Investors in communications chip company
figured out Thursday what
Walter "Gib" Gibson could've told them more than 15 years ago --
the sure thing doesn't exist.
owned up Thursday to the disastrous month that January has been for the one-time do-no-wrong
portfolio manager darling. Instead of being insulated from the macroeconomic and cyclical slowdown affecting the rest of the chip sector, PMC disclosed that it'll actually suffer more than some competitors in the first quarter.
This was too much for PMC shareholders to take. Despite the resilience the stock had shown in the face of the technology washout last spring, confidence had begun ebbing in September. Over a four-month slide, it and many other chipmakers had lost more than 50% of their sticker prices. January started off well, as PMC was caught up in the
rate-cut-induced tech-stock rally. But that quickly was forgotten Thursday as it dropped 30% in after-hours trading after issuing earnings and the warning. The stock headed sharply lower at Friday's open before finishing regular trading for the day down $21.88, or 23%, at $74.
A massive inventory correction and spending slowdown among the telecommunication companies that buy its products, such as
, and a slowdown in overall consumption will push revenue down 26% to 30% this quarter from the fourth quarter. Beyond the first quarter, the company said it had "no visibility," and at the best, if the economy recovers in the year's second half, growth for the year could be 30%.
price-to-earnings ratio of PMC was so dependent on exactly this not happening," explains Rick Billy, an analyst for
. This, Billy explains, was a company that investors had been counting on to double its revenue annually.
From a more-than-100% growth company to a 30% growth company in a day. But oddly enough, the big drop in the stock Friday wasn't enough to lower that P/E ratio because many analysts had trimmed about $1 off expectations for 2001 earnings of $1.70. So the P/E actually climbed to more than 90 from 56, where it stood before the big decline in both the stock price and estimate. The new P/E is below competitor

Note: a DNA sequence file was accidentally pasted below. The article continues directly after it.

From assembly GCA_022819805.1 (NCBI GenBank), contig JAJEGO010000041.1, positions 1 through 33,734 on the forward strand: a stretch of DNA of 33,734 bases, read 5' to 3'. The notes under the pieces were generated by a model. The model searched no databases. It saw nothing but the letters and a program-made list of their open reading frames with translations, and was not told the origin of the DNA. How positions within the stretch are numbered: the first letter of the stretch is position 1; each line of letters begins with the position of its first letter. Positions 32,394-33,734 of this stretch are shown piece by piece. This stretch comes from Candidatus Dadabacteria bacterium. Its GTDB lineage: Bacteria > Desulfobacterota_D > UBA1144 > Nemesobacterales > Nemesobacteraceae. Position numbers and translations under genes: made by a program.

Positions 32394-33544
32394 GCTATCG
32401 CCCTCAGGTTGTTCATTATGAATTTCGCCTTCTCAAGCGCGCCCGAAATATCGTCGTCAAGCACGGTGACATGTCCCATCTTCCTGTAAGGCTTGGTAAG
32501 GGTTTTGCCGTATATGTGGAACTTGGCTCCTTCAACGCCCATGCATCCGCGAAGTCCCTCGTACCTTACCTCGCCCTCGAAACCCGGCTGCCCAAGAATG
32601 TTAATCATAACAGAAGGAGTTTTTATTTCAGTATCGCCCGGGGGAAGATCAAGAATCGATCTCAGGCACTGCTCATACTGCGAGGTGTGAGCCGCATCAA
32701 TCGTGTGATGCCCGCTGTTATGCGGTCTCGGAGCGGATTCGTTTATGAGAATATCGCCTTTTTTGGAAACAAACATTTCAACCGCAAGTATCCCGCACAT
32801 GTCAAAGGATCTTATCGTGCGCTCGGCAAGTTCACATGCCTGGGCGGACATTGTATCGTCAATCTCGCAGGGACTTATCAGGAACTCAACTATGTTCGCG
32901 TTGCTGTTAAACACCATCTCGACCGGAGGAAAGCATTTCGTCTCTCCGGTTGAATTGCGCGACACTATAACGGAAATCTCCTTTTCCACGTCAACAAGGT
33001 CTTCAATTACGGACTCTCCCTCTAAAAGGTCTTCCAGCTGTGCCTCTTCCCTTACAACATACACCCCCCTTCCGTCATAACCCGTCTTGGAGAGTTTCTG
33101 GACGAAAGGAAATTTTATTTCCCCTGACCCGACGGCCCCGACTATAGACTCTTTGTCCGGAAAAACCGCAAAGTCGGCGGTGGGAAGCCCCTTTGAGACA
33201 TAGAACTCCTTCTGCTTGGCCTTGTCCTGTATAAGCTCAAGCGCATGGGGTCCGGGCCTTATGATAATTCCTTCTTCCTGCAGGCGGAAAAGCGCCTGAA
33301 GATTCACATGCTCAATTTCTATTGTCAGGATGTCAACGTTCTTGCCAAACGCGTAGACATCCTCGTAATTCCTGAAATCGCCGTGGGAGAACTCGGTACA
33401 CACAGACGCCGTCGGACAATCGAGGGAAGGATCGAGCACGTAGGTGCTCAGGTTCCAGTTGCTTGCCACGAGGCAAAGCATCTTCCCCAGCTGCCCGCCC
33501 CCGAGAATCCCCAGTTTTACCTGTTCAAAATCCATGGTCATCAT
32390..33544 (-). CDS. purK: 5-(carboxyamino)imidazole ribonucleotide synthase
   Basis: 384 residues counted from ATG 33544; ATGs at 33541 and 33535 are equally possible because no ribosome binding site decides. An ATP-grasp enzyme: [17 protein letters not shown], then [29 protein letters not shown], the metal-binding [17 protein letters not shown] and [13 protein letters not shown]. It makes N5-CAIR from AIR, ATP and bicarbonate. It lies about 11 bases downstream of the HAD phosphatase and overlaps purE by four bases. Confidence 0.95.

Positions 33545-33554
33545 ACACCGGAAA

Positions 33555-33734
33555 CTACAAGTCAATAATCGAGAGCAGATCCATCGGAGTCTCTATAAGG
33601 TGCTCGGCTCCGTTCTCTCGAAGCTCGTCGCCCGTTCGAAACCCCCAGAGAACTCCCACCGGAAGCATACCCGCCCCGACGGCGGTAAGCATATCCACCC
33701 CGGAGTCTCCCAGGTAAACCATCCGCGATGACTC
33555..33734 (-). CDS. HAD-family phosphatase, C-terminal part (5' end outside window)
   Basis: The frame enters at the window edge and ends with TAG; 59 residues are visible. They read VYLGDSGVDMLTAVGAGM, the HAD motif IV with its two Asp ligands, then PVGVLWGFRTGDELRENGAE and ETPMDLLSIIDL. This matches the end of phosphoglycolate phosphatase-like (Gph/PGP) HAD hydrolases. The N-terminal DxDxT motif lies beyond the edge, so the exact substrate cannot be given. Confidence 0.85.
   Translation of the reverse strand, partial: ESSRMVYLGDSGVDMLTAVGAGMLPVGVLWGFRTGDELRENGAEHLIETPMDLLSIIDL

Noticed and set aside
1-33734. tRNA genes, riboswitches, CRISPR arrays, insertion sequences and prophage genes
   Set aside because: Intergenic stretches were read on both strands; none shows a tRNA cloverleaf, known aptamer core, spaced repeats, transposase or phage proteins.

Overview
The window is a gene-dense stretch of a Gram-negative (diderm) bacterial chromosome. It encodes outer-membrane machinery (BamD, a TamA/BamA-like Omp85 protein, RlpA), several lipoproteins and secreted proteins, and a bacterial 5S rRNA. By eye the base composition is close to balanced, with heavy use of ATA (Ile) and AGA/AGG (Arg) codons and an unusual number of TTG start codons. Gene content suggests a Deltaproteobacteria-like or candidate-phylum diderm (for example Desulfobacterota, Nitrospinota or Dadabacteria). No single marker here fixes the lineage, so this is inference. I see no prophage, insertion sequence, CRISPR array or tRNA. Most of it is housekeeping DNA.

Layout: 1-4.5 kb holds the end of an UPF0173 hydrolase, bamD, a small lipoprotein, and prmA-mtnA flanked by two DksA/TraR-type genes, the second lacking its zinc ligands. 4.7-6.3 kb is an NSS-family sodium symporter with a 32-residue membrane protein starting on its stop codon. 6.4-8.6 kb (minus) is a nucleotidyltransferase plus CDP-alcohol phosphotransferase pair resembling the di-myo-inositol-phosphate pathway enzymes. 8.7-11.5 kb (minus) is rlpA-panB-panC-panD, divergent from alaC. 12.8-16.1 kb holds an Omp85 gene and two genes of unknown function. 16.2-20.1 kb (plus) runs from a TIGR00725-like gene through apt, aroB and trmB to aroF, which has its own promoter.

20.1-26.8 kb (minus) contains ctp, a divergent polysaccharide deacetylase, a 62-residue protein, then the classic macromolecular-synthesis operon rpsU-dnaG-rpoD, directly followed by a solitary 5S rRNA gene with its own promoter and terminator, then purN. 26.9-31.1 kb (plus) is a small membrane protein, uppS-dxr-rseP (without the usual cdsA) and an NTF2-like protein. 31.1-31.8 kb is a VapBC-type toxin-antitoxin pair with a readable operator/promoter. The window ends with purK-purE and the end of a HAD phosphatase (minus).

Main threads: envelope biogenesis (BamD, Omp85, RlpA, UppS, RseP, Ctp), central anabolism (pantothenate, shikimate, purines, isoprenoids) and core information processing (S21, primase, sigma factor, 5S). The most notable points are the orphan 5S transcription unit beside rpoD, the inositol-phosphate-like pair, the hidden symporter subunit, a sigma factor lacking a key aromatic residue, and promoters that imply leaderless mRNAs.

Applied Micro Circuits
at 132, but far above a PC-chipmaker such as
, trading at 34 times 2001 earnings.
PMC-Sierra sells highly specialized chips that go into networking and communications applications. And it was this focus that some analysts thought could protect it from the kind of pricing declines and cycles that hurt the broader semi market from time to time. As it turns out, its telecommunication customers -- from Cisco to
-- have too much inventory on their hands.
PMC-Sierra executives weren't shy about detailing the inventory issues during their conference call Thursday. In fact, the amount of detail they gave perhaps shows how little detail was in some other recent chip-company conference calls. For example, SG Cowen's Billy said, PMC-Sierra reported that the contract manufacturers (which make the parts for companies like Cisco) had four to six weeks of inventory at the end of December. PMC-Sierra shipped nothing to them in January, and yet contract-manufacturer inventories grew to six to 10 weeks. That's more detail than the other companies, including Applied Micro and
, offered. And in turns out more information may have simply provided more reasons for investors to sell.
"Now that they've given us this information, we have to analyze it. And now that we analyze it, it gives us a picture. ... This is not a bad company. This is a top-tier company. If they are experiencing this kind of problem, others are, too," Billy said.
All the same, investors were more concerned with PMC-Sierra. Applied Micro and Conexant each fell only about 2% Friday. One reason for that may be that PMC-Sierra's particular products are suffering more than those of its competitors.
, for instance, pointed this out in its note. (Robertson Stephens also was one of many Wall Street banks
cutting earnings estimates and lowering ratings Friday.)
Robbie analyst Arun Veerappan, for instance, said PMC-Sierra doesn't offer certain products that are used in the networking business. And, of course, it's those products that have actually been doing better and buoying competitors' outlooks this quarter, while some of the products PMC specializes in have become less of a boost to the bottom line. (Robertson Stephens hasn't done underwriting for PMC-Sierra.)
Still, Veerappan anticipates that PMC-Sierra's growth rate will hit 30% to 50%. But even that's no guarantee.